Originally Posted by Therbo
Do you even know what's stored on a SIM? I don't think a network wants their auth keys printed in clear text.
In EU, current law requires that phones have a SIM card. A vSIM is therefore illegal.
I'm quite familiar. Here, I'll break it down for you.
First of all, we can get rid of the address book and messages storage. It's a pointless feature for the future of smartphones.
(Warning: These next things are really tricky but they do require looking at how the technology works, not at the little piece of plastic)
Second, we have the IMSI. This essentially identifies the carrier and its country. This is up to 15 digits but could be shorter if using a full alpha-numeric. It's not unlike the way the Mac. However, inputting this into the phone could be reduced even more by putting most of the information onto the mobile baseband. This not only adds much needed security now afforded by the easily cloned SIM cards but reduces the amount of data the user would need to input with a vSIM.
Also, things like the OSEN, SMSC, SPN, SDN are all basic information that are coded to the carrier and country so this simple data can be part of the mobile baseband database, thus not needing to reside on a physical card.
Next we have the ICCID. This is the number you find engraved into your SIM card. It's not hidden. It can't be. It's up to 19 digits long. This would have to be inputted manually by the customer. That said, aspects of it like the country code and issuer are redundant to some parts of the IMSI as far as I can tell. Still, it's only 19 digits added once to the mobile baseband's storage and acts as the SIM's social security/tax ID number.
Finally we have the authentication key. This is unfortunately stored on physical SIMs and is passed over when SIMs are cloned. This is major issue that goes unnoticed. Again, this key could be stored on the mobile baseband so that is can authenticate with the network with added security. The vSIM would contain its own passcode that will be authenticated by the carrier against the ICCID and other data.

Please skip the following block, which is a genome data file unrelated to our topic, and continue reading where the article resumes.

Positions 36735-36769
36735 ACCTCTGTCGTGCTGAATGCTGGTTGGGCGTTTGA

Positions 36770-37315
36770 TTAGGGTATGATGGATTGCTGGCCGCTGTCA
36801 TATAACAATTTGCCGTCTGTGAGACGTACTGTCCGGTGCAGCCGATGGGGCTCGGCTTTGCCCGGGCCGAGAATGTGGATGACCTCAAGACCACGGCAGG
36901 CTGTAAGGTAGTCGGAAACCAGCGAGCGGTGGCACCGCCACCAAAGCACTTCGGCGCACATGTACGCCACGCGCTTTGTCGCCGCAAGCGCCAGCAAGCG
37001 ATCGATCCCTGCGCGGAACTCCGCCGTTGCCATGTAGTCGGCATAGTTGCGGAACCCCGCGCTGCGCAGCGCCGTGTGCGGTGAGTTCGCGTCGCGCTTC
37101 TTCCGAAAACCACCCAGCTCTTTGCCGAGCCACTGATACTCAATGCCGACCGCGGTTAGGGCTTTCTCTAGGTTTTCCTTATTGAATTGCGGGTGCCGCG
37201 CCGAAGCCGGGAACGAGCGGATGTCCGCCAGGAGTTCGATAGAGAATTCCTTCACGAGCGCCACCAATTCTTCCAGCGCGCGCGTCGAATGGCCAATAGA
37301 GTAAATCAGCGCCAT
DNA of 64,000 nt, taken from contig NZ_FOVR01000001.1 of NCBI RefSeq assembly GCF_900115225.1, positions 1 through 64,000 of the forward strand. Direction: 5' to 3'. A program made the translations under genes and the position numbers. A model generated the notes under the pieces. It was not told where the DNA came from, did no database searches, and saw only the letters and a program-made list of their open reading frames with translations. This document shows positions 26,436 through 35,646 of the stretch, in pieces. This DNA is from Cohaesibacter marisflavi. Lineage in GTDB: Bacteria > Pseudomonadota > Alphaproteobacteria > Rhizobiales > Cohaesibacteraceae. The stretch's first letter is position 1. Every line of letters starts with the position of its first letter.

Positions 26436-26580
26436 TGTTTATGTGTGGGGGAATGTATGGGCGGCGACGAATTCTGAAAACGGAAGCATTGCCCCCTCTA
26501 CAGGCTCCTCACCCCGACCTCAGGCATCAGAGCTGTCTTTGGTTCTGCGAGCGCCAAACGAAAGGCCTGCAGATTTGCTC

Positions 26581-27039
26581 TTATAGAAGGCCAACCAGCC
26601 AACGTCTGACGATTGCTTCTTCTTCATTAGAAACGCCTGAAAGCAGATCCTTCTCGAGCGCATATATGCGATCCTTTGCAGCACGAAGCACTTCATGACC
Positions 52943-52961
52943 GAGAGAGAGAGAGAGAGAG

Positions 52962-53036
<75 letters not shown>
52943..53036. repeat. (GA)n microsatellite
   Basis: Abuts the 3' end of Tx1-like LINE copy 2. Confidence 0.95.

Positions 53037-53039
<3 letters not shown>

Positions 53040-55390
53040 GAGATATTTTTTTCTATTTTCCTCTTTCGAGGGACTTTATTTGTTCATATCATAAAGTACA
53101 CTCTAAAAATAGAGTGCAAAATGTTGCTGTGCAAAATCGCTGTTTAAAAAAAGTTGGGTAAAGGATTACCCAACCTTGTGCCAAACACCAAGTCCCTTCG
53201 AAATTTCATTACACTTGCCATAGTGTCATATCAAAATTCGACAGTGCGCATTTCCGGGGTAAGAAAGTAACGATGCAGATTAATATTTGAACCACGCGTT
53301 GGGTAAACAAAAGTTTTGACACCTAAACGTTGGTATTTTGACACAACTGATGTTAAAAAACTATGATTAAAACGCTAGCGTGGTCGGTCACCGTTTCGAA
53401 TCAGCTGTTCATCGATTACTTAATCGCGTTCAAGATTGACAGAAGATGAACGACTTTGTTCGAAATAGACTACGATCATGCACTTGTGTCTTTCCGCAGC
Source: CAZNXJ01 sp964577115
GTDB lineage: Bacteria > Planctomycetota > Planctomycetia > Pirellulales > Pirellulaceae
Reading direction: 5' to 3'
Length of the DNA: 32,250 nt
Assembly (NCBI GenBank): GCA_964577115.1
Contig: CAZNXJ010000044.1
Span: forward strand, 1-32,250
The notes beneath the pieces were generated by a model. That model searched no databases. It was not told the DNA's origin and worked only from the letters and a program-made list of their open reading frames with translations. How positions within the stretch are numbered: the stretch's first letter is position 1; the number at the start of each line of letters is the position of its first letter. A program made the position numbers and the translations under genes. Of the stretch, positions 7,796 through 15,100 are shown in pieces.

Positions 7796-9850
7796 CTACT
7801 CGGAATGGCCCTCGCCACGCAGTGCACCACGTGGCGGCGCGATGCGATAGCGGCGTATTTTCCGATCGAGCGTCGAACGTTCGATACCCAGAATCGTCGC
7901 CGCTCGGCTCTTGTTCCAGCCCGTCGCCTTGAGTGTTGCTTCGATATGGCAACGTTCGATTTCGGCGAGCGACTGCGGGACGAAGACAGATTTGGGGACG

This system could even be smart enough to know that when you leave one country's network and enter another it would ask you if you wish to switch vSIMs. However, because this is a low-level, very secure system pushing this data to the OS layer would not be wise. The best move is to have the user restart the device in order to choose a new vSIM.
Since we're just now talking about the 4th generation of SIM card which probably wouldn't show up until 2013 what I propose is not a solution that I expect to happen overnight. I figure it's a good decade away but the move for more value and security in our communication devices means the physical SIM card will eventually go away. There will be opposition, but it will be from carriers because of control, not people who say they have to have a physical SIM card the way people say they have to have an ODD in case they need to reinstall an program.
Originally Posted by RichL
That might work in North America but European and Asian consumers are very much in favour of SIM cards. If you live near the border of several countries, go travelling a lot or live in a country with a competitive GSM market then physical SIM cards are a massive boon.
1) Incorporating vSIM doesn't mean the physical SIM would go away immediately. In fact, the only way this would work would be to have a couple generations of both system in place.
2) I'm in favour of the SIM. A vSIM is still a SIM. It offers all the same useful
features except it adds more security and convenience.
Originally Posted by Patranus
The way for Apple to do this is to just get ride of the sim regardless of what "the market" says.
When Apple does it, others will follow.
Remember when everyone said Apple was stupid for getting rid of the floppy drive and including USB.
Remember when everyone said Apple was being stupid for getting rid of optical drives.
Remember when everyone said Apple was being stupid for releasing the iPad.
Apple should "just do it". Who cares what their competitors say. They will sell a shit ton of iPhones and have a defacto standard others will follow.
No reason for Apple to halt their progress because their competitors are too stubborn.
But Apple wasn't putting their Macs on the floppy drive makers's networks. It's a very different situation.